Publication: Dr. Vytas Verselis

Monday, June 27, 2016

Dr. Vytas Verselis and collaborators recently published Sanchez HA, Slavi N, Srinivas M and Verselis, VK. Syndromic deafness mutations at Asn 14 differentially alter the open stability of Cx26 hemichannels. J Gen Physiol. 148(1): 25-42, 2016. The work was also featured in a recent EurekAlert news release detailing variation in the symptoms of patients afflicated with keratitis-ichthyosis-deafness (KID) syndrome.

News: Neuroscience Chair: Dr. Kamran Khodakhah

Tuesday, May 10, 2016

We are pleased to announce that Dr. Kamran Khodakhah was recently appointed to chair of the Dominick P. Purpura Department of Neuroscience. Full press release is available here.

News: 10th Annual Horwitz Faculty Prize: Dr. Scott W. Emmons

Monday, February 29, 2016

Dr. Scott W. Emmons, professor in the Dominick P. Purpura Department of Neuroscience, is the Tenth Annual recipient of the Marshall S. Horwitz, M.D., Faculty Prize for Research Excellence.

Publication: Dr. Feliksas Bukauskas

Monday, February 15, 2016

Dr. Feliksas Bukauskas and collaborators recently published Maciunas K, Snipas M, Paulauskas N and Bukauskas, FF. Reverberation of excitation in neuronal networks interconnected through voltage-gated gap junction channels. J Gen Physiol. 147(3): 273-88, 2016. Their work was also featured on the cover of the journal.

Publication: Drs. Scott Emmons and David Hall

Thursday, October 15, 2015

Drs. Scott EmmonsDavid Hall and colleagues have co-authored a feature article for the upcoming "Neuro Special" issue of Nature, Sammut et al. “Glia-derived neurons are required for sex-specific learning in C. elegans.”

News: Dystonia Medical Research Foundation Bronx Zoo Walk

Sunday, October 04, 2015

Members, friends and family of the Neuroscience Department will be walking and fundraising in the Dystance4Dystonia Bronx Zoo Walk, being held on October 4th, 2015 at the Bronx Zoo. Participants should enter via the Southern Blvd gate. Registration begins at 8:00AM, while the event begins at 9:30AM. For more information about Dystonia, click here.

Publication: Dr. Randy Stout Jr.

Tuesday, August 11, 2015

Dr. Randy Stout Jr (of the Dr. David Spray lab) and collaborators recently published Connexin Type and Fluorescent Protein-fusion Tag Determine Structural Stability of Gap Junction Plaques. J Biol Chem. [Epub ahead of print], 2015.

Publication: Dr. Matthew Klein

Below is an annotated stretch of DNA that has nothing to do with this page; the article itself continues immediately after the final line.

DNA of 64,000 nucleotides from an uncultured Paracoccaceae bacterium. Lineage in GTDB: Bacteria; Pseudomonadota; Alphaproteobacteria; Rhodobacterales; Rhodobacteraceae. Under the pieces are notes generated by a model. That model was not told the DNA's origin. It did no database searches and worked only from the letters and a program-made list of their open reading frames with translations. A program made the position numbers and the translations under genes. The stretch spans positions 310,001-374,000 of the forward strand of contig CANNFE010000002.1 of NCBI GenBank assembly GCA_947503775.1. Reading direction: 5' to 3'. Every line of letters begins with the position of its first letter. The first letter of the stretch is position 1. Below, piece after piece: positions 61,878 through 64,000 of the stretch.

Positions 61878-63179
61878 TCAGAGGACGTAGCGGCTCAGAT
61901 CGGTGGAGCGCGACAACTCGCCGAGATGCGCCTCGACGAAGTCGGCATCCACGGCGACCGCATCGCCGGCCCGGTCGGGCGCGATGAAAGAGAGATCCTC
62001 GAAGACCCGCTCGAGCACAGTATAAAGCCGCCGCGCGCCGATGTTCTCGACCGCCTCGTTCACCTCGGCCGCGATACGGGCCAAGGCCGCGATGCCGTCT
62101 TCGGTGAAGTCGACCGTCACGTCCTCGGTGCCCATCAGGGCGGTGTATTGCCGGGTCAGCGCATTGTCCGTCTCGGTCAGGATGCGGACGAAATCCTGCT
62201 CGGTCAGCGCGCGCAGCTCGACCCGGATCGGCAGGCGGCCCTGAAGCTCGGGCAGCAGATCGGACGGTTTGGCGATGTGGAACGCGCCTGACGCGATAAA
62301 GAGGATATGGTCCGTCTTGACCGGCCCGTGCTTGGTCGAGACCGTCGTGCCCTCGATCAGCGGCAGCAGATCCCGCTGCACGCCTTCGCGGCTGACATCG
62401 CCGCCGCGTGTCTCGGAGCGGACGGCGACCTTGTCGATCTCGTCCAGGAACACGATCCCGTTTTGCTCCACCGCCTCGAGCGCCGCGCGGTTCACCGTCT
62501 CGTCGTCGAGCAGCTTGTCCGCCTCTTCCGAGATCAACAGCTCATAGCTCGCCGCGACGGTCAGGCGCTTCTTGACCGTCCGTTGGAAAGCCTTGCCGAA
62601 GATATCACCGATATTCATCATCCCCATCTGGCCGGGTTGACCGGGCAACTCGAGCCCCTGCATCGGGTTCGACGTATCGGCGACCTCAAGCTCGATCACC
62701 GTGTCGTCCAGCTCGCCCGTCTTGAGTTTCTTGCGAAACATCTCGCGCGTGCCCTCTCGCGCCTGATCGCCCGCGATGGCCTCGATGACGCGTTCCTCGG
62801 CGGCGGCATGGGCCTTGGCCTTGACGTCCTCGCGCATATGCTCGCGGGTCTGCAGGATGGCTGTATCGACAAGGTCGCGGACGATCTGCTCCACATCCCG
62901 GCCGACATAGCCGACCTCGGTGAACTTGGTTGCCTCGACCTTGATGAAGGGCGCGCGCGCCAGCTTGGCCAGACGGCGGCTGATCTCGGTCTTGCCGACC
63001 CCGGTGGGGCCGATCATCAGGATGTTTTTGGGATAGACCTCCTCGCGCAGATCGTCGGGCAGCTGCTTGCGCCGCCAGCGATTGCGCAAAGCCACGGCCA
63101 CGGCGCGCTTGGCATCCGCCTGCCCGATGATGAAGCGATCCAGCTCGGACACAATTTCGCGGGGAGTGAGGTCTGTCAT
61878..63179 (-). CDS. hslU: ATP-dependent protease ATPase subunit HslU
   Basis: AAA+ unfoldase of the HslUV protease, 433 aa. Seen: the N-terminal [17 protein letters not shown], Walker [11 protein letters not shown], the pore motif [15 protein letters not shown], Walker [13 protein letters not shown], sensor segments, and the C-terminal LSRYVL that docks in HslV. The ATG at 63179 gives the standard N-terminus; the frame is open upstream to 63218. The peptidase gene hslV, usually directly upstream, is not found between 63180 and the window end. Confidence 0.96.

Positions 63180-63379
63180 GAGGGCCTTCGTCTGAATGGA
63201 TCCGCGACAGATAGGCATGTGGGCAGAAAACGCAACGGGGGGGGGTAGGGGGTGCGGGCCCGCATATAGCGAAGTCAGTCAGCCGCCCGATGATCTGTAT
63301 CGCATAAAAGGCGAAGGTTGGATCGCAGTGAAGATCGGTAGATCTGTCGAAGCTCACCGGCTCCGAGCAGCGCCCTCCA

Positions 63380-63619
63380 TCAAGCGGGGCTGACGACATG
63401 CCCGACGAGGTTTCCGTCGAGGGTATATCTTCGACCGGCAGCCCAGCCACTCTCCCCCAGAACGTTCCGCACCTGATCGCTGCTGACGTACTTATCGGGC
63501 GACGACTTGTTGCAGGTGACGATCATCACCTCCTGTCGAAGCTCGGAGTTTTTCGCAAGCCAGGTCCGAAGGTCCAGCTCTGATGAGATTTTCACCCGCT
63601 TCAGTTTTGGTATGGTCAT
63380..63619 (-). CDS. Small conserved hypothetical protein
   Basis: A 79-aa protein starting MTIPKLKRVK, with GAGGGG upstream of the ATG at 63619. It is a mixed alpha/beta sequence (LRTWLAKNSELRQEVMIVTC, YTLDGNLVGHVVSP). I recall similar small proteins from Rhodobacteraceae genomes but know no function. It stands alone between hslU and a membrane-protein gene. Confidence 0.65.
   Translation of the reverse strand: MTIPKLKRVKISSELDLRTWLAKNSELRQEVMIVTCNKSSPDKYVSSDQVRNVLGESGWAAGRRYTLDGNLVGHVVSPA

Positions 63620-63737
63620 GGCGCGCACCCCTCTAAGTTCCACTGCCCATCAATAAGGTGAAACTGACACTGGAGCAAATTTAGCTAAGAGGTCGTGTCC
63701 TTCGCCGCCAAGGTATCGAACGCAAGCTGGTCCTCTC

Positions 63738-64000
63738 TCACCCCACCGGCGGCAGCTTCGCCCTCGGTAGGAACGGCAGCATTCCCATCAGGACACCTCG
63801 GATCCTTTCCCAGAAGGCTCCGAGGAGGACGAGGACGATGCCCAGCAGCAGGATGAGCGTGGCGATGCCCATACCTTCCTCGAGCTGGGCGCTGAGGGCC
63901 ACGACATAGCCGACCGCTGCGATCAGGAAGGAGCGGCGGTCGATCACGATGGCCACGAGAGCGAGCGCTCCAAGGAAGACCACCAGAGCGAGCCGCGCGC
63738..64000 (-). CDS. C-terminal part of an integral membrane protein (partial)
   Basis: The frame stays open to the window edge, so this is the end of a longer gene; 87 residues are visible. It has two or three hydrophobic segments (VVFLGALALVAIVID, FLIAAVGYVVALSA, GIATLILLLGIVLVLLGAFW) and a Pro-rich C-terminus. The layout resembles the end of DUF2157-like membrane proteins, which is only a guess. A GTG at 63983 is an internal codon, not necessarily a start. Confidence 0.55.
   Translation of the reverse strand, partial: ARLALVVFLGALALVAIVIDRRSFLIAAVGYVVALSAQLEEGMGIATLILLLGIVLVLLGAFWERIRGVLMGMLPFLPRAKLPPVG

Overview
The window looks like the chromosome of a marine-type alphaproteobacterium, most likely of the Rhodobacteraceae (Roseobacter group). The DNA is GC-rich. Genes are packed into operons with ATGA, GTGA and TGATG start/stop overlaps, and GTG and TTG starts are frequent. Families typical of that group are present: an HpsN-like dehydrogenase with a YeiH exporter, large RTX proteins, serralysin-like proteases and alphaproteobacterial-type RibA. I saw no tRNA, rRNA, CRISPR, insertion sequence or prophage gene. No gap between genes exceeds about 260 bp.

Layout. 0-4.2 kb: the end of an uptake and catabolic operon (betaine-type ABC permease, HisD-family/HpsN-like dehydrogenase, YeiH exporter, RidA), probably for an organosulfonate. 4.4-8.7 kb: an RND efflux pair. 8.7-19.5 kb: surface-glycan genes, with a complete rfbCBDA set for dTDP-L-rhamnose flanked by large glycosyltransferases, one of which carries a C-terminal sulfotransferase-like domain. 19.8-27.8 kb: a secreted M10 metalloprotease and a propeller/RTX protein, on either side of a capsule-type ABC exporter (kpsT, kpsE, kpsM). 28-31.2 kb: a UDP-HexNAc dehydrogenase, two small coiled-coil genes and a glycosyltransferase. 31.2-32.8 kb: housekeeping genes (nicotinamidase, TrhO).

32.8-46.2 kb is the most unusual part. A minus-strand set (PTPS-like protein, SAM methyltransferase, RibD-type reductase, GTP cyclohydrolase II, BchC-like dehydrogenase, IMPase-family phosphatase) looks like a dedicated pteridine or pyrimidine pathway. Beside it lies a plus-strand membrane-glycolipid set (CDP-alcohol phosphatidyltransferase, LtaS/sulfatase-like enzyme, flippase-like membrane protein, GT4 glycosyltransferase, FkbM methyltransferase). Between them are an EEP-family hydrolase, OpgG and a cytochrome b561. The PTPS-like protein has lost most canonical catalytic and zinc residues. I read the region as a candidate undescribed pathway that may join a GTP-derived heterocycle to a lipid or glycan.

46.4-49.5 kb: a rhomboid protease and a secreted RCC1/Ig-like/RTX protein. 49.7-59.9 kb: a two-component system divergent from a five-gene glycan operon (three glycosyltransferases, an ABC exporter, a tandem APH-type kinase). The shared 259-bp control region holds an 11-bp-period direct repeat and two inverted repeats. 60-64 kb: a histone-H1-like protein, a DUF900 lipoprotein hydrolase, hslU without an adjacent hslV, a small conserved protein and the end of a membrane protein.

Tuesday, March 03, 2015

Dr. Matthew Klein (of the Dr. Pablo Castillo and Dr. Bryen Jordan labs) and collaborators recently published Coordination between Translation and Degradation Regulates Inducibility of mGluR-LTD. Cell Rep. S2211-1247(15)00166-7 [Epub ahead of print] which was highlighted by the Faculty of 1000.

Media: Fanny Cazettes

Friday, February 20, 2015

Fanny Cazettes, a graduate student in the Pena lab was recently interviewed in eLife discussing "Decoding Behaviour." Fanny Cazettes and collaborators had recently published with eLife for Spatial cue reliability drives frequency tuning in the barn Owl''s midbrain.

Publication: Dr. Ted Bargiello

Thursday, January 01, 2015

Dr. Ted Bargiello and a collaborator published the following review: Oh S, Bargiello TA. Voltage Regulation of Connexin Channel Conductance. Yonsei Med J. 56(1):1-15, 2015.

Publication: Dr. Jose Luis Pena

Monday, December 22, 2014

Dr. Jose Luis Pena and collaborators published the following paper: Cazettes F, Fischer BJ, Pena JL. Spatial cue reliability drives frequency tuning in the Barn Owl's midbrain. Elife. [Epub ahead of print], 2014

Publication: Dr. Kamran Khodakhah

Monday, December 01, 2014

Dr. Kamran Khodakhah and collaborators published the following paper: Chen CH, Fremont R, Arteaga-Bracho EE, Khodakhah K. Short latency cerebellar modulation of the basal ganglia. Nat Neurosci. 17(12):1767-75, 2014.

Grant Award: Dr. Yonatan Fishman

Monday, December 01, 2014

Dr. Yonatan Fishman was awarded an NIH multi-PI grant R01DC013961 with co-investigator Dr. Yale Cohen (University of Pennsylvania). The project examines neural bases of auditory scene analysis in behaving non-human primates.